Hail to the Queen

Theodora Lee

Posted on August 29, 2021

Though a longtime San Francisco law firm senior partner and trial lawyer, Theodora Lee is known in the wine world as “Theo-patra, Queen of the Vineyards.” She’s the founder and vintner of Theopolis Vineyards, a small lot vineyard and hand-crafted winery located in the Yorkville Highlands of the Anderson Valley in California’s Mendocino County.

Growing up on a Texas cattle ranch, Lee learned how to drive a tractor at the age of 8, and fell hard for farming and the outdoors. She didn’t think much of wine, though, associating it with a “nasty, sweet and syrupy” home brew her dad made from wild Muscadine grapes. Her interest in wine began in the 1980s, when she moved to California and was introduced to fine vintages by her law firm mentors.

"I believe in hard work and grit, and I never give up. "

Back in those days, there were no fax machines, emails, Wi-Fi, or other means of electronic communications, so if she needed a law firm partner to review a brief or other legal document on the weekends, she’d drive it to that partner’s weekend home. One of these partners was Barbara Oddone, who along with her husband Pier, owns Oddone Vineyard in the Dry Creek Valley AVA. While Barbara reviewed briefs, Theodora would be invited to stay for dinner, which was always paired with fine wine, and to take a walk in the vineyard amongst their Cabernet Sauvignon, Zinfandel, and Petite Sirah.

Lee quickly fell in love with this wine-country lifestyle— great wine, great food, and being out in the vineyard—and began to envision becoming a grape farmer, with a vineyard of her own.

To prepare herself for this dream career, she took viticulture classes at UC Davis to learn how to develop a vineyard, and began looking at land in Napa and Sonoma. She soon found she couldn’t afford to buy in those notoriously pricey locations, so Oddone suggested that she look north instead, in yet-undeveloped Mendocino County.

"As a grower, I—along with my vineyard manager—are intricately involved in all seasonal activities associated with the vineyard.”

In 2001, Lee took the equity out of her home and purchased 20 acres in the Yorkville Highlands, beginning the intensive process of establishing her vineyard with soil digs, land clearing, and analysis to ensure the land was suitable for grape growing. Two years later she finally planted her five-acre vineyard with Petite Sirah, adopted her Greek name (from pledging Delta Sigma Theta Sorority at Spelman College), and established Theopolis Vineyards. Her dream of being a grape farmer had become a reality.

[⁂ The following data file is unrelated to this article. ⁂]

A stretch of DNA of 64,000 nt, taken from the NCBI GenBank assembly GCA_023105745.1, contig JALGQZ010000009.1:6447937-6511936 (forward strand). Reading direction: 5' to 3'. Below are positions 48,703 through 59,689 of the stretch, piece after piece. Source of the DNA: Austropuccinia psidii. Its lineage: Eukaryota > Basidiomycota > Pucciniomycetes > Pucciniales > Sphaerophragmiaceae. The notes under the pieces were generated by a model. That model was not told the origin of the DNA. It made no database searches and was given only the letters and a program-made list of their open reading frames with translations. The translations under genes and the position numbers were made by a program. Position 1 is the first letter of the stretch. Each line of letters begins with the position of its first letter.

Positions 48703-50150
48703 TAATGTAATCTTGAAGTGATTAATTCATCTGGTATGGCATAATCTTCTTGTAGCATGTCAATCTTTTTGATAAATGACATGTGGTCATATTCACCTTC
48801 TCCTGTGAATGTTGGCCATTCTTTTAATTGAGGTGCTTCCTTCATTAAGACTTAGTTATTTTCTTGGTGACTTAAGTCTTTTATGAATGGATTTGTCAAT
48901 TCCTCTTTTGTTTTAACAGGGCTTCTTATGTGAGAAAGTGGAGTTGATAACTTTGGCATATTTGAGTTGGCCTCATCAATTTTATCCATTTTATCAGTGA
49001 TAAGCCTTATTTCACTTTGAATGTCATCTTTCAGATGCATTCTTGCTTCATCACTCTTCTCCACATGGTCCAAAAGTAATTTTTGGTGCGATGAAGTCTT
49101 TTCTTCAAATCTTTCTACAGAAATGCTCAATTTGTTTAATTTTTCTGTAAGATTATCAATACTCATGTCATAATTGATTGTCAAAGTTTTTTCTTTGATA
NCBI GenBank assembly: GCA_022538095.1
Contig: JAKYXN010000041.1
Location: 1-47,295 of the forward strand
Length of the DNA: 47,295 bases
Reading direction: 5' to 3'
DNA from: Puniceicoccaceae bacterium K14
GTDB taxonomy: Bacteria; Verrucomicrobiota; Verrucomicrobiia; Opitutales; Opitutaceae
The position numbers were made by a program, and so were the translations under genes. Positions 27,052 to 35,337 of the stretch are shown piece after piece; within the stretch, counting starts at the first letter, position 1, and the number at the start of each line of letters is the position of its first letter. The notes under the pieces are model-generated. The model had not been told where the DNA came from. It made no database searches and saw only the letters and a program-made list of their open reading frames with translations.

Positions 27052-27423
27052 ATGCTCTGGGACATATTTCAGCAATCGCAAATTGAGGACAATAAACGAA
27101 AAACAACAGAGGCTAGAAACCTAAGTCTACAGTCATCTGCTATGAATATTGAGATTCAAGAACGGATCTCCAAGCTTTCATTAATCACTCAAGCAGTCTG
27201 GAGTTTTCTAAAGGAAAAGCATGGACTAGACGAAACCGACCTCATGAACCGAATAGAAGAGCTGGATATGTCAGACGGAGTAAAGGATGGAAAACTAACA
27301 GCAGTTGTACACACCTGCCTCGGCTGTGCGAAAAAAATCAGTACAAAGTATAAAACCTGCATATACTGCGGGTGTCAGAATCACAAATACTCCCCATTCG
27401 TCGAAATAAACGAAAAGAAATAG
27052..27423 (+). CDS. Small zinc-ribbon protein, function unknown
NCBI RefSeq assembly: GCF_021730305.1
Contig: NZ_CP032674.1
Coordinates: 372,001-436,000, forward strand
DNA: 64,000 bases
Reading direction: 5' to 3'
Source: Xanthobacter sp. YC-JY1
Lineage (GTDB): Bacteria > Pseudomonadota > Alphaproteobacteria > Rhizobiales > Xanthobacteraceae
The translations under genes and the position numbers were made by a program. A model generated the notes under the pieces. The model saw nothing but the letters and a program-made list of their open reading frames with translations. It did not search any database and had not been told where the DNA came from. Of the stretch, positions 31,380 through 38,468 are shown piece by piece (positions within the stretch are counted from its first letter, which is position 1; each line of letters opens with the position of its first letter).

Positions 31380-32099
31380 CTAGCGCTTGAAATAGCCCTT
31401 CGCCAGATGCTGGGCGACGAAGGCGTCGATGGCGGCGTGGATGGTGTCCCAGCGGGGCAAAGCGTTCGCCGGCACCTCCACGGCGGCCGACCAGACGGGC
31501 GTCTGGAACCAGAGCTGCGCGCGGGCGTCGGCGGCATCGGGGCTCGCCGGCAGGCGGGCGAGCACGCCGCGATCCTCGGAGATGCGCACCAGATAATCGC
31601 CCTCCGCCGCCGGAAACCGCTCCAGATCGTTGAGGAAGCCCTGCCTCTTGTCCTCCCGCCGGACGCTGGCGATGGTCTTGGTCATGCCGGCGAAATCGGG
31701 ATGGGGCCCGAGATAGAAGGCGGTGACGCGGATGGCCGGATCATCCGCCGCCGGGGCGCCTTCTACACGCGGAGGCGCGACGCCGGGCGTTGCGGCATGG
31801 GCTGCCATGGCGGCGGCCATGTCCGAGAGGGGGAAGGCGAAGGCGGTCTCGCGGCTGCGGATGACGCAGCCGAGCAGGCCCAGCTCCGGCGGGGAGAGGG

For almost a decade, Lee was content being a grape farmer—plowing the land, pruning the vines, fertilizing the vineyard, mowing, chopping, weed-eating, controlling erosion, tying the shoots up to T-posts, fruit-thinning, and picking the grapes during harvest. “As any winemaker will tell you, great wine starts in the vineyard,” Lee says. “That’s why vineyard management is essential to growing premium wine grapes. As a grower, I—along with my vineyard manager—are intricately involved in all seasonal activities associated with the vineyard.”

Initially, she sold her Petite Sirah to such esteemed clients as Carlisle Winery and Halcyon Vineyards. For her first harvest in 2006, critic Robert Parker bestowed stellar ratings of 94-96 points upon wines made from Theopolis Vineyards grapes, a spectacular showing that helped build her reputation as a grower.

Farming is fickle, though.  In 2012, an ill-timed rain compromised the growing season, forcing a client to reject this contracted fruit; finding herself in a pinch, Lee decided to custom-crush these grapes under her own label. When her resulting 2012 Petite Sirah received a gold medal from Sunset Magazine, Theopolis Vineyards was officially underway.

Since then, the winery has consistently produced 90 + point, Best in Class, Double Gold and Gold Medal wines. “I love serving pleasure in the bottle,” Lee says with a smile. “When the consumer enjoys our wines, that’s a fantastic experience that I really enjoy.”

“Unfortunately, racism exists in every facet of society, and the white-male-dominated wine industry is no exception.”

Lee loves being part of the wine industry, too, but feels it needs to be much more diverse and inclusive. “Unfortunately, racism exists in every facet of society, and the white-male-dominated wine industry is no exception,” she says. “It’s been very challenging finding distributors and getting my wines in high-end restaurants and wine bars.  I’ve been fortunate enough to have my law firm partners introduce me to restaurant and bar owners, and those introductions have facilitated me overcoming those hurdles.”

Her wines are now in some of the finest restaurants in the San Francisco Bay Area, but she still faces consistent rejection from distributors. A believer in hard work and grit, though, she never gives up and keeps pounding the pavement.

This persistence often pays off. After toiling in the wine industry since 2003, Lee was awarded Wine Business Monthly’s Wine Industry Leader Award in 2020. For her, this doesn’t make up for the lack of diversity in the industry, but she was certainly happy to be acknowledged by her peers.

As a winery owner,” Lee says proudly, “my goal is to produce award-winning wines. When Theopolis Vineyards is so recognized, I feel very satisfied.”

Theo-patra, Queen of the Vineyards finds joy in traveling the world, exploring vineyards, and sharing a meal and a glass of wine—or occasionally a vodka soda—with family and friends. The wine country lifestyle is now her lifestyle.